Script: The Basics of Psychology for Christian Ministry
Homework Assignments

2.0 Humans as Perceiving and Thinking Beings

In John 9 we read the astounding story of a man who was born blind receiving his eyesight from Jesus. Have you ever thought about the actual scope of this miracle? There is someone who has never seen anything. No signals were ever transmitted from the retina on the backside of his eyes to his brain to evoke the experience of an image. No visual memories were ever formed. This man lived in a world of sound and touch. What would he see if, suddenly, his eyes began to function, and the neural pathways came alive? The answer is: nothing. Unless there is another, far more perplexing miracle, enabling his brain to translate and understand the signals that are suddenly flooding in. Making sense of the complex, whirling tapestry of colors, shapes, and objects moving through space, the capacity for depth perception, the skill of using all this to orient himself, the ability to identify and recognize what he is seeing – all this normally takes years to learn. 

The way we interact with the world around us is not a given, it is the result of a complex interaction with our environment over the course of our development that shapes our knowledge base about the world. The “3-D movie” we experience in our consciousness has gone through many filters. In psychology, this process is called perception. The basis for perception is sensation, the physiological process by which our sensory organs and the associated brain regions register and decode specific physical stimuli generated by the outside environment. The end result is not just images and sounds, it is an interpreted story – our subjective experience of reality. While sensation is straightforward and fairly objective, perception is shaped by our unique personality with its learning experience.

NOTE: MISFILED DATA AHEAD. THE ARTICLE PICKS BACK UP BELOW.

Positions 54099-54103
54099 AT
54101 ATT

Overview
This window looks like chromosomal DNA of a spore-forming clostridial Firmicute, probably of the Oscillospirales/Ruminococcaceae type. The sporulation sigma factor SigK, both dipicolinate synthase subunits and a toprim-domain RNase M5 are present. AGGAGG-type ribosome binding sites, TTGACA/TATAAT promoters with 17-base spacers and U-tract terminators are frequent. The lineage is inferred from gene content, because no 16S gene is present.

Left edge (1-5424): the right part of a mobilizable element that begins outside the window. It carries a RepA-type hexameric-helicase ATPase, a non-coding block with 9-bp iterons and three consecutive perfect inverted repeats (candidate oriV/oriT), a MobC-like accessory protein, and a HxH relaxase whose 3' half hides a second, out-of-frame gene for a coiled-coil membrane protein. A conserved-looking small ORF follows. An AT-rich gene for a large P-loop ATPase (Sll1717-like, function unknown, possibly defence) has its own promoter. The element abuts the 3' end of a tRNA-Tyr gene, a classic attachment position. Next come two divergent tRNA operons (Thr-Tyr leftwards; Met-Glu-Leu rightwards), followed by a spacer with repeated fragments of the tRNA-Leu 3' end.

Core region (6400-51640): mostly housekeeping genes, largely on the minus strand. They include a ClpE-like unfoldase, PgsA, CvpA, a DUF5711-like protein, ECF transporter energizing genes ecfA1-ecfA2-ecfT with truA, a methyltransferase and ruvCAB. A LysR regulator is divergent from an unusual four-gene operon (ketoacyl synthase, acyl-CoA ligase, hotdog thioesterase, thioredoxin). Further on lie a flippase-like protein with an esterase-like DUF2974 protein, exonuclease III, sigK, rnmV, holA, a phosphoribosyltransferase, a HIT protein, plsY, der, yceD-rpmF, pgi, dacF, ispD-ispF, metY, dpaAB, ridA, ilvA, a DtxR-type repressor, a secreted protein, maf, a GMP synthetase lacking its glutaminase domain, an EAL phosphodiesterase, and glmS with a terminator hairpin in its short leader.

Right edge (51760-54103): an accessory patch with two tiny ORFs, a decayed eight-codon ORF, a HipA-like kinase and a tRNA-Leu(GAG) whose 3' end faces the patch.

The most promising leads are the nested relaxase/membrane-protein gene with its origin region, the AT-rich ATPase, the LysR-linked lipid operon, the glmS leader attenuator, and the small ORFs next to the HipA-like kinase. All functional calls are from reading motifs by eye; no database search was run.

What do you see?


The process of perception is also at the heart of faith. Belief our unbelief comes down the question of how you interpret given information. Biblical examples are the conversion of the apostle Paul (Acts 9) or the apostle Peter’s change of heart towards Gentile believers (Acts 10). Can you remember examples how your own views suddenly “flipped,” and you began looking at the same set of facts from a completely new and different angle?

In this chapter, we will look at processes involved in perception, thinking, and decision-making. The goal is not to provide a comprehensive introduction to these areas of psychology, but to highlight some foundational ideas.